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Oman gets its meteorite back

 Khalfan AL Zaidi


The Sultanate received a historic meteorite found in 1954 in the central desert of the Governorate of Al Wusta, when it was handed over to its embassy in the United Kingdom.

The meteorite sample was carried to the UK then for examination along with others found in the region.

Dr Mohammed Bin Hilal Al Kindi, head of the Geological Consultancy Centre, said that around a century ago, the Arabian Peninsula had witnessed a number of geological surveys as part of oil deposit recovery. Meteorites were among the geological phenomena that the researchers were interested in. In 1954, British oil explorers saw a meteorite in the middle of the desert in Al Wusta when their Land Rover ran over it. Renowned geologist Don Sheridan moved it to Duqm where the oil company had set up camps.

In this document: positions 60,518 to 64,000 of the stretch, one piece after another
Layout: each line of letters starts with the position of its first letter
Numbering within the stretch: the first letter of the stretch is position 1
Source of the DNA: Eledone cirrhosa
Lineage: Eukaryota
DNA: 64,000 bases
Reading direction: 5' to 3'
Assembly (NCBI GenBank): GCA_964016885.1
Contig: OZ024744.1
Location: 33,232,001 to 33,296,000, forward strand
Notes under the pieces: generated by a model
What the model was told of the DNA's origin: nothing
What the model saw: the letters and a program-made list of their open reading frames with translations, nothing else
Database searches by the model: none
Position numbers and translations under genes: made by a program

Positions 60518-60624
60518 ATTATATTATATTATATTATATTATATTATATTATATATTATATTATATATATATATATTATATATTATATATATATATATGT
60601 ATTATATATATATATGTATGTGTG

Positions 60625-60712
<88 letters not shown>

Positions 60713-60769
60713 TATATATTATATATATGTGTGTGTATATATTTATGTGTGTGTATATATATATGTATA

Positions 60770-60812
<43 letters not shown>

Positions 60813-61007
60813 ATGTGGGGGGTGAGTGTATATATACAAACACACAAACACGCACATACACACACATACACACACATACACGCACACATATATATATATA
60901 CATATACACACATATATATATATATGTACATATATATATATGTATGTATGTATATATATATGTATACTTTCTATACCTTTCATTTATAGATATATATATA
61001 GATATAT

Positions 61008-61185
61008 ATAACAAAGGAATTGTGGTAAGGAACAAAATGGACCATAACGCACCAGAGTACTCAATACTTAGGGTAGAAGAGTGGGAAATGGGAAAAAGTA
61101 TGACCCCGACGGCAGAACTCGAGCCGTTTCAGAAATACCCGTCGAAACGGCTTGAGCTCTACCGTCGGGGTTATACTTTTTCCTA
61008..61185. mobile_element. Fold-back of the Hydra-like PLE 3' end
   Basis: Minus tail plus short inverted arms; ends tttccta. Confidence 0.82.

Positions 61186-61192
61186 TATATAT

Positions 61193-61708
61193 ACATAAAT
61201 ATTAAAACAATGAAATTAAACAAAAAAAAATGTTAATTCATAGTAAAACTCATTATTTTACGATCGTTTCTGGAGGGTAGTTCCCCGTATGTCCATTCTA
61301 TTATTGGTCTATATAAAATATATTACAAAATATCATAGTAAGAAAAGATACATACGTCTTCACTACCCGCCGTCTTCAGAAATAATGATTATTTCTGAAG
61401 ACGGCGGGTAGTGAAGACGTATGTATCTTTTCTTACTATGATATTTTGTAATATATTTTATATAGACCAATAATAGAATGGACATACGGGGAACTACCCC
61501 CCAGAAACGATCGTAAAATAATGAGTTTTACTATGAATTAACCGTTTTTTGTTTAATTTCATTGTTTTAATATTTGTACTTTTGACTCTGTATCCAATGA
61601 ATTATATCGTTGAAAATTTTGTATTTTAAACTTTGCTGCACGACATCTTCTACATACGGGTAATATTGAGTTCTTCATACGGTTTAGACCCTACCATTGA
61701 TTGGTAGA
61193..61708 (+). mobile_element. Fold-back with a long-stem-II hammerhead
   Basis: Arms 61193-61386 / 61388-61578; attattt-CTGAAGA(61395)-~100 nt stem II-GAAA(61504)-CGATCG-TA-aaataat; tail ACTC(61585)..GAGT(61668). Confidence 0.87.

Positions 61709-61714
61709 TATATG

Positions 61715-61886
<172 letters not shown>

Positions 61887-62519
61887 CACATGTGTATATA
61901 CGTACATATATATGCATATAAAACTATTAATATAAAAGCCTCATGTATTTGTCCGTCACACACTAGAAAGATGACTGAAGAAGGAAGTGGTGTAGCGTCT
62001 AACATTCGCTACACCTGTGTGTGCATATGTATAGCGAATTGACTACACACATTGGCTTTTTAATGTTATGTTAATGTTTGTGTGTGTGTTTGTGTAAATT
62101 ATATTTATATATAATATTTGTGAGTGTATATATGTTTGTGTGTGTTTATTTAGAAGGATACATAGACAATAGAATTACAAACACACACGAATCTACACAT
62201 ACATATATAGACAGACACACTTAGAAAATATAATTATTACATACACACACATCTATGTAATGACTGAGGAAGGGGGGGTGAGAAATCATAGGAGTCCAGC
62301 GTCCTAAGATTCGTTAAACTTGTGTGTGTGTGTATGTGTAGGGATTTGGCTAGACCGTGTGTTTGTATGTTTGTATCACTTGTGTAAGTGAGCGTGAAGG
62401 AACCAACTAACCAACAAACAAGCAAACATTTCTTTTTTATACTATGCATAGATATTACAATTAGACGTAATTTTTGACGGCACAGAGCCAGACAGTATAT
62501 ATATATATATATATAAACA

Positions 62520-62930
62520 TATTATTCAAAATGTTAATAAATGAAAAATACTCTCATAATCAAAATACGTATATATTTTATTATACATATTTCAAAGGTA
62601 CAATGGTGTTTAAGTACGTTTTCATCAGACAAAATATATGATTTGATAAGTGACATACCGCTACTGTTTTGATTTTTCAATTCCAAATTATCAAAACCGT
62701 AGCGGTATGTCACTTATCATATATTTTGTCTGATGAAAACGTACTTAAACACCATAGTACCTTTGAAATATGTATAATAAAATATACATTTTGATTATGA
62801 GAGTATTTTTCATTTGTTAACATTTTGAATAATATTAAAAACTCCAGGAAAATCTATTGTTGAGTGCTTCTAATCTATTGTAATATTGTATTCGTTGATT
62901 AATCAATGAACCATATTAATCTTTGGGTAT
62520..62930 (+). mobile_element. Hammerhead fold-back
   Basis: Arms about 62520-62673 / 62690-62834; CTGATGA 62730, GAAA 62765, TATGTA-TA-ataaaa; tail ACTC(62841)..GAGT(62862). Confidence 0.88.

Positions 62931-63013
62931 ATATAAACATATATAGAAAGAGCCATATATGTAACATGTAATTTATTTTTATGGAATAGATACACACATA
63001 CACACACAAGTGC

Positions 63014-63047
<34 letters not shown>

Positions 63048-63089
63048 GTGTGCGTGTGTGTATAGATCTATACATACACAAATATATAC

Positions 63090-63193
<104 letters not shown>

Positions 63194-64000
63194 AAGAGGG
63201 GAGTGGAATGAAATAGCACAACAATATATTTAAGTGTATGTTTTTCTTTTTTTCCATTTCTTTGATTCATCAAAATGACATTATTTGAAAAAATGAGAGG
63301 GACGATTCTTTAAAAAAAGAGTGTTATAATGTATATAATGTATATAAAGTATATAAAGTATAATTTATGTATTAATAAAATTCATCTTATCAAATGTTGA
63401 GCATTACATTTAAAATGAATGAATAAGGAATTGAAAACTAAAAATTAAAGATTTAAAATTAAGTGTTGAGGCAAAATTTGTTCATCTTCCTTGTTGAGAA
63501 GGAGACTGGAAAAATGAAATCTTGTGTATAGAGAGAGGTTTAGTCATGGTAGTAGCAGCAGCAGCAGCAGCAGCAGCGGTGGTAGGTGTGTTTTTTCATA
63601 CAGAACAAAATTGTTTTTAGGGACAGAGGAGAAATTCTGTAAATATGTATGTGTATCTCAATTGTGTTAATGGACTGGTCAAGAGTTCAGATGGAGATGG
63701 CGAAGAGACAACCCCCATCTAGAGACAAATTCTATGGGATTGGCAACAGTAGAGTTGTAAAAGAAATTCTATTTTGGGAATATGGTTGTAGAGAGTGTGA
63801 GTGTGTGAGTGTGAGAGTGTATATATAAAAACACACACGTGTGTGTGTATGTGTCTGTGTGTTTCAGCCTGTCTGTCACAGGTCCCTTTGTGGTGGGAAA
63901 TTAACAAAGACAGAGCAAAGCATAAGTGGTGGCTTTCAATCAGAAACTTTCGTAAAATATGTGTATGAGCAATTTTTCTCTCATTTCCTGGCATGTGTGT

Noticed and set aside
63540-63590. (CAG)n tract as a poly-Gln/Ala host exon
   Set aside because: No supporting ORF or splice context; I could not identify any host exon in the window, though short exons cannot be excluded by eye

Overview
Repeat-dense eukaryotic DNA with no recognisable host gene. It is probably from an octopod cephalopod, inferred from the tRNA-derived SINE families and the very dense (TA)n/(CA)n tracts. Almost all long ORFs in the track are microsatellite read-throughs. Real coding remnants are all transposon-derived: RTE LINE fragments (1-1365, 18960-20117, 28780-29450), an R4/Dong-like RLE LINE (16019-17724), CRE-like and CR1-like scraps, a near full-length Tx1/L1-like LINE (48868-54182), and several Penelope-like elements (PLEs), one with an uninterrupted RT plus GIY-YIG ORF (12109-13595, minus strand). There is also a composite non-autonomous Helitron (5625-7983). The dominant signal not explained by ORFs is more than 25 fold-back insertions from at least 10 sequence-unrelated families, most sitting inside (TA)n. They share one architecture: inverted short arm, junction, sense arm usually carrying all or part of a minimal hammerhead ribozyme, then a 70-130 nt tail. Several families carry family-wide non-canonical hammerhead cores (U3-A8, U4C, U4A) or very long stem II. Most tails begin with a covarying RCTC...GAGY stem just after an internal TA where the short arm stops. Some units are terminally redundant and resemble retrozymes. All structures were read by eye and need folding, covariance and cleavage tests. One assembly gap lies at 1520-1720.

More meteorites were discovered in 1956 and 1958 and were taken to Britain for study.

One of them ended up as an exhibit at the Natural History Museum in London and another was kept at the home of Mike Morton, who was chief geologist of an oil exploration company.

The more than 8-kg meteorite was at Morton’s house for more than 50 years and when he died in 2003, it came into the procession of his wife Heather. When the Museum of Oman started collection of rock samples, geologist Alan Hayward contacted Morton’s family for the treasure. “The response was quick and Heather and son Conton handed over the meteorite to the Sultanate’s Ambassador to the UK HE Sheikh Abdulaziz Al Hinai in my presence and the geologist Alan Hayward,” Al Kindi said.